Like any good quality or reflex, spontaneity has to be practiced before it can truly become useful. There are lots of variables in our every day life that we can’t control. The power going out. Snagging a nasty cold. The neighbors dog barking all. day. long. We won’t able to give up control of these unknowns, but learning to be a little more flexible sure can help your outlook. That’s where being spontaneous can really help us. It conditions us to relax.

Here are some tips to adding spontaneity to your work day.

  1. Draw boundaries. Above all, your work has to be done. While not paying bills can throw a little spontaneity on your credit score, it may not give the result we’re looking for.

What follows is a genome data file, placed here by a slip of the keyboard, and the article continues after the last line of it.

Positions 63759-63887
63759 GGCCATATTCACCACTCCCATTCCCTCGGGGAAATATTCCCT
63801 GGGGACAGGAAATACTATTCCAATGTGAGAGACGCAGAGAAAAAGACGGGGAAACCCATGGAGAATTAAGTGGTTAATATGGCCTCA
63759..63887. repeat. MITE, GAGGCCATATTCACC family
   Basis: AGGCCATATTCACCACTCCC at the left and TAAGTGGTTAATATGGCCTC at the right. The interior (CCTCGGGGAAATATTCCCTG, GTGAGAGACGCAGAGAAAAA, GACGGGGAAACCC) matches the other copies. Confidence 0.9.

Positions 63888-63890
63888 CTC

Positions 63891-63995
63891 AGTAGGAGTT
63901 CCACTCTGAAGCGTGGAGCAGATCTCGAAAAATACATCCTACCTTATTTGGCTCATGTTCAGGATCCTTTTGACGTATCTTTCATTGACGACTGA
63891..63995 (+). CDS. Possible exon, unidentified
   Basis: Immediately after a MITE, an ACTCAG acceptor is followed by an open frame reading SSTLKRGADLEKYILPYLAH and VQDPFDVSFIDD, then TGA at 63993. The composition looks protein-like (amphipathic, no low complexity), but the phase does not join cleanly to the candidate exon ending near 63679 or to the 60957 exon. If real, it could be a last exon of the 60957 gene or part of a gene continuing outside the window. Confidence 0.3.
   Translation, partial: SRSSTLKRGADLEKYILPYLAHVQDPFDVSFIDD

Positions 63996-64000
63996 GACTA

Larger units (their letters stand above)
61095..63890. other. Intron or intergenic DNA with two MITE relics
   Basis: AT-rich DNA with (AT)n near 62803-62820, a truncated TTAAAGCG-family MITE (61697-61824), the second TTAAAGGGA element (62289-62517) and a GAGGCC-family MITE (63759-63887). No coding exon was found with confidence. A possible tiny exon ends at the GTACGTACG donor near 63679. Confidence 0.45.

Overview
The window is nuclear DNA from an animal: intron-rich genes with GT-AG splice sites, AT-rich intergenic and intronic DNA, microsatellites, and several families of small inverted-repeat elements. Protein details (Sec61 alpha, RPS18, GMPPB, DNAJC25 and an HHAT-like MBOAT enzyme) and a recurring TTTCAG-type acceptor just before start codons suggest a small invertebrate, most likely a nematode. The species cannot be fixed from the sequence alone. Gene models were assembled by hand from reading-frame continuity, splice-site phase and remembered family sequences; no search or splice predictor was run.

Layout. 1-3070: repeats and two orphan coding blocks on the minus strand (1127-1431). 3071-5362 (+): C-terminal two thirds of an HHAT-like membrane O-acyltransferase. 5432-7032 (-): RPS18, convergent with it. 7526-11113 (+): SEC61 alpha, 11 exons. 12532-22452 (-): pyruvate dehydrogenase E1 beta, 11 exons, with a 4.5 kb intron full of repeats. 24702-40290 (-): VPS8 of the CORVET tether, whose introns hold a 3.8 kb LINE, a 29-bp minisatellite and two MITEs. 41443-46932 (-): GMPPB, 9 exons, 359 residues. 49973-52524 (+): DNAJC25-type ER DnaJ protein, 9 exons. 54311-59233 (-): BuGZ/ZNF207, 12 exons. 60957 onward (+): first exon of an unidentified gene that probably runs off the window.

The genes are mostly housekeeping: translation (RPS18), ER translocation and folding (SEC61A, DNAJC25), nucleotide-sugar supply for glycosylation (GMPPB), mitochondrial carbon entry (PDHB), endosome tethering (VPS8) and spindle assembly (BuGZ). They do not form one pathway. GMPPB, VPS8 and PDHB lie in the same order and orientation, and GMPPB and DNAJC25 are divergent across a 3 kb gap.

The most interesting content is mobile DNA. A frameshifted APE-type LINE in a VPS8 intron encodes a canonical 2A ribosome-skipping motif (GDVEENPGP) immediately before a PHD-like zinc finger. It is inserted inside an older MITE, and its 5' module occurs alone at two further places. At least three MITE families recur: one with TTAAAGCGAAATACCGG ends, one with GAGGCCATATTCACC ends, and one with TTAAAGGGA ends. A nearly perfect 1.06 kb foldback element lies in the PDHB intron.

2. A little can go a long way. We’re not looking for a buy-a-camero-for-my-mid-life-crisis type of change. We’re only taking an ordinary piece of the day and giving it a twist. Try working at a coffee shop instead of the office. Making a fun dinner. Start a small, manageable project that you’ve always wanted to do. Anything to spice up your work routine, or even the rest of your life.
  3. Pencil it in. While this seems like it goes against everything spontaneous, it helps to add a little control to it. Give yourself time every day to be a little impulsive. Set aside a chunk of time each day to do whatever you want. This same principle can work for planning your breaks and working out of rest.
  4. Be naughty. It’s ok to have a little fun and break the “rules” sometimes. Skip class, watch too much TV, eat too much chocolate. It’s OK to overindulge every now and again. For crying out loud, health guru Tim Ferriss pigs out once a week and it helps him lose weight.